This page is dedicated to the world’s best canned tomatoes!
I’m talking about the king “San Marzano” tomatoes and without any doubt I recommand.
It’s hard to beat the authentic San Marzano from Campania region of Southern Italy, when it comes up to make your best tomato pasta sauce.
San Marzano tomatoes are recognized as a variety of tomato produced in Sarnese Agro-Nocerino (South Italy) and D.O.P. is an Italian Protected Designation of Origin.
The name comes from the city of San Marzano sul Sarno. It has an elongated bright red shape. With skin that is easily removed, this tomato is known as the “king of peeled”. So it’s particularly suitable for preparing peeled, canned or tomato purĂŠe.
The land Agro-Sarnese Nocera is very deep, soft, with good supply of organic matter and high phosphorus assimilation and exchangeable potassium. The hydrology of the area is very rich for the presence of many springs and abundant aquifers at different depths.
The water for irrigation, is usually derived from wells that are fed directly by groundwater.
About the climate, Agro-Sarnese Nocera area has a benign influence of the sea and covered mostly by pyroclastic material of volcanic origin from Mount Vesuvio (Naples).
The temperature changes are not significant and when the thermometer drops below zero, it doesn’t remain there at long and the hail is almost rare.
The prevailing winds are the master of the north, south and the south-east wind. The rains are abundant in autumn, winter and spring, low or near zero in summer. Although the immoderate rains in the summer months, the relative humidity remains fairly high.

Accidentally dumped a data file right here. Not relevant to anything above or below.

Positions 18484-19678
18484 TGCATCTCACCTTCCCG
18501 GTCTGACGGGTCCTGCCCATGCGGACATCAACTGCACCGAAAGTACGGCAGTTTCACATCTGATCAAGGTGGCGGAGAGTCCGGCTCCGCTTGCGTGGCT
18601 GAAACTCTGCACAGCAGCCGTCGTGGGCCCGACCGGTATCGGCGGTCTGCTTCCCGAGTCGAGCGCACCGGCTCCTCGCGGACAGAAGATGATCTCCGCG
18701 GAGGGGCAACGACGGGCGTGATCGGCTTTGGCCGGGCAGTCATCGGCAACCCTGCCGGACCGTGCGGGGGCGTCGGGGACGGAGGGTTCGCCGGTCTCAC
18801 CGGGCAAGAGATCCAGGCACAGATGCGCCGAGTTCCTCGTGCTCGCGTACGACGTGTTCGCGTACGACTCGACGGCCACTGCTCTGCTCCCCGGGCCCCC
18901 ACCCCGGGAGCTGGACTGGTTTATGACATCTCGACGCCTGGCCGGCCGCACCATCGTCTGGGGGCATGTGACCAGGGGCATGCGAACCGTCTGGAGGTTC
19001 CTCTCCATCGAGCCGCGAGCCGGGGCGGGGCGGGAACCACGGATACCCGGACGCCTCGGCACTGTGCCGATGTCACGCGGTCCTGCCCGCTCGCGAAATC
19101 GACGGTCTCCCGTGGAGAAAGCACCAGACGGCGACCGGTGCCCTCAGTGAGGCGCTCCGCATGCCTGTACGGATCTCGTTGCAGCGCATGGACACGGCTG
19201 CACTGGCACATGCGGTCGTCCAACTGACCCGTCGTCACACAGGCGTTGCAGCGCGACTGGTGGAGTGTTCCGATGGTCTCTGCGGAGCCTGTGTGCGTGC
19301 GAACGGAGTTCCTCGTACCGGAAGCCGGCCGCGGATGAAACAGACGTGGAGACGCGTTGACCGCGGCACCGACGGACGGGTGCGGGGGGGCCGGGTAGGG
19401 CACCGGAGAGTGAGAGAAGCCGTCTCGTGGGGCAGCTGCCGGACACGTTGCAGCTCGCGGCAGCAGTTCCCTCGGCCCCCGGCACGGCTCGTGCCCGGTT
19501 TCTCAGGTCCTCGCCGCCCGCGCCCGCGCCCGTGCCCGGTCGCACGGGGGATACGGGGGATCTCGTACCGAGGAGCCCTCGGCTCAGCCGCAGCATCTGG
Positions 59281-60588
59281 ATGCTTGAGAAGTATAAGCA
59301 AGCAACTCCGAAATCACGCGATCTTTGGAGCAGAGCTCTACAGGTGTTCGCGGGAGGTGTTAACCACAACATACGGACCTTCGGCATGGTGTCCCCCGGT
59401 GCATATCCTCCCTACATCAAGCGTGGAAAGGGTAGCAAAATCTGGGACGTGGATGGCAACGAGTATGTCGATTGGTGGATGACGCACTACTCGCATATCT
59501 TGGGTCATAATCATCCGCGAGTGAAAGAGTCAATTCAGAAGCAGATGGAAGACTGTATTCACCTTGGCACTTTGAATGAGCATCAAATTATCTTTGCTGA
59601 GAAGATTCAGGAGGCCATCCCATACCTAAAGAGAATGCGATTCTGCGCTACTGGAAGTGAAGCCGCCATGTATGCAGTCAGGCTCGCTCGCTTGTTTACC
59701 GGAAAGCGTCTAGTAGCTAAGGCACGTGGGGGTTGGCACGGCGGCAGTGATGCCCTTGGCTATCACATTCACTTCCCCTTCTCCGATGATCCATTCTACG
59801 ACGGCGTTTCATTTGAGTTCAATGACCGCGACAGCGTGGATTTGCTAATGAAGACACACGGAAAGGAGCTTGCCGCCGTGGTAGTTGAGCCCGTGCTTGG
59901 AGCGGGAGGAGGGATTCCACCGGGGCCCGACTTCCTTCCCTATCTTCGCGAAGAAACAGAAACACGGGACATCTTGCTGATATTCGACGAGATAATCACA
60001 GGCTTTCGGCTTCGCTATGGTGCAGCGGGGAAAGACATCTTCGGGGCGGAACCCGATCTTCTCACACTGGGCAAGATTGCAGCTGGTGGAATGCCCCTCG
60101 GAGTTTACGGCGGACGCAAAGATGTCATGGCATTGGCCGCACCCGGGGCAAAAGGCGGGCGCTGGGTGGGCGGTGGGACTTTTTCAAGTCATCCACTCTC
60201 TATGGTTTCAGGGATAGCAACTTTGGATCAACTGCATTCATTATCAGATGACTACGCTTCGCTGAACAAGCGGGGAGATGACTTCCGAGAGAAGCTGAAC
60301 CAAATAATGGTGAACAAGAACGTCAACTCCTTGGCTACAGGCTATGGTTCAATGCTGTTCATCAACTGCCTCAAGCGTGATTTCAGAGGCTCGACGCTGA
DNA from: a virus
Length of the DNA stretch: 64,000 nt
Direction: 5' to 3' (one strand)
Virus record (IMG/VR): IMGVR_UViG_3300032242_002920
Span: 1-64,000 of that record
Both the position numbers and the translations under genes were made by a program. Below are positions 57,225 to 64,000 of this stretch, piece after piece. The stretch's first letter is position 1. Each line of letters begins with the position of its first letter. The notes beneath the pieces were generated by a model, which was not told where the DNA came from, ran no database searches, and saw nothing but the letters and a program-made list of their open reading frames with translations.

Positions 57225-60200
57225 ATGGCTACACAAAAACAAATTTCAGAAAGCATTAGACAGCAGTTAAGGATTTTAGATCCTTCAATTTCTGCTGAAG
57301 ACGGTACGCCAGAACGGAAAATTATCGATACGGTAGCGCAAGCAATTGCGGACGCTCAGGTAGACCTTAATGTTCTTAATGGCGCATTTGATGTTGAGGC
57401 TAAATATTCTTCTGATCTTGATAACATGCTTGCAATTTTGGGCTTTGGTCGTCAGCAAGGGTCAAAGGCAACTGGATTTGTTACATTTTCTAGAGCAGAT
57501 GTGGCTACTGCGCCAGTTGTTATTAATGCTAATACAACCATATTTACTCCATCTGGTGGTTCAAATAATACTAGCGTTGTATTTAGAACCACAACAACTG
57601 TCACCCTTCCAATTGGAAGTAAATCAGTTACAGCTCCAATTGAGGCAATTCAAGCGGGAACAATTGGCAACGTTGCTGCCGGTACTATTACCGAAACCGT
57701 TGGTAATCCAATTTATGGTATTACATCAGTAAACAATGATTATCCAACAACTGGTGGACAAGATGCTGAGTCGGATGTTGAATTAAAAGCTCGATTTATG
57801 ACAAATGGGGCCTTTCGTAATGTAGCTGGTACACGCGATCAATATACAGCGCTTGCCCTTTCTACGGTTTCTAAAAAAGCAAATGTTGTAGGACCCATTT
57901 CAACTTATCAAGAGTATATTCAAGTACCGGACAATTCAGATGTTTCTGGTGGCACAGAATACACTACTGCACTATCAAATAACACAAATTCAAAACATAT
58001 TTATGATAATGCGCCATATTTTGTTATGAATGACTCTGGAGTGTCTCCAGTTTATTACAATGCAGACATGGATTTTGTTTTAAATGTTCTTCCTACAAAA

The transplant normally runs in the first fortnight of April, but can last until the first week of May.
Authentic D.O.P. The World’s Best Canned Tomatoes
What does D.O.P. mean?
In Italian D.O.P. stands for: “Denominazione di Origine Protetta”.
It simply certificate the origin of the product, and its denomination is protected by European laws. In this case San Marzano tomatoes are from Sarnese Nocerino area of South Italy, and the product is made in this denominated area guaranteed.
So the designation of origin “DOP San Marzano tomato from Sarnese Agro-Nocera” is reserved to this tomato which responds to the conditions and requirements set out under the guidelines of production and processing of the protected designation of origin.
The DOP has been attributed to the kind “whole peeled” and is being evaluated the possibility of extending the term also to peeled tomato fillets.
Watch carefully the lables just saying “San Marzano” on the can is not enough!
This tomato is about 3Â˝ inches (9cm) long and the world’s most juicy plum tomato. Low in sugar and acid, which gives it superior flavor when cooked.
Under the legislation the harvest must be done exclusively by hand in a climb when they reach full maturity and takes place in stages.
The fruits should be placed and transported in plastic containers whose capacity is around 25 kg for transport to the processing.
The tomatoes arrive at the collection center, and might subsequently be transferred into crates, then identified individually that they not exceed 2.5 tonnes.
If you can, plant and grow your own plum tomatoes at home in your vegetable garden. Otherwise, go for the canned peeled, and belive me they are better than any other type of tomatoes that you can find.
Basic San Marzano Tomato Sauce
A very quick and easy sauce with fresh or canned tomatoes in 4 steps.
Peel the tomatoes and reduce them to threads. Put 2/3 tablespoons of oil in a pan to heat (remember that a good extra-virgin olive oil gives much of the flavor) and add a couple cloves of garlic already peeled and crushed.
Basic tomato sauce in 4 steps
Do not fry too much (remember that the garlic must not burn or become too crisp) and add the tomatoes.
Season with salt and give a light mix with a wooden spoon, and cook the sauce over high heat (remember to shake the pan two or three times so the sauce does not stick).
The sauce is ready as soon as it evaporated well throughout its cooking water.
These tomatoes are never too much acid, so you don’t need to add sugar to correct the taste. Then turn off the heat and add five or six (or more, depends on taste) basil leaves, cleaned and coarsely chopped by hand.
Once ready drain the pasta, and sautĂŠ in your San Marzano tomato sauce.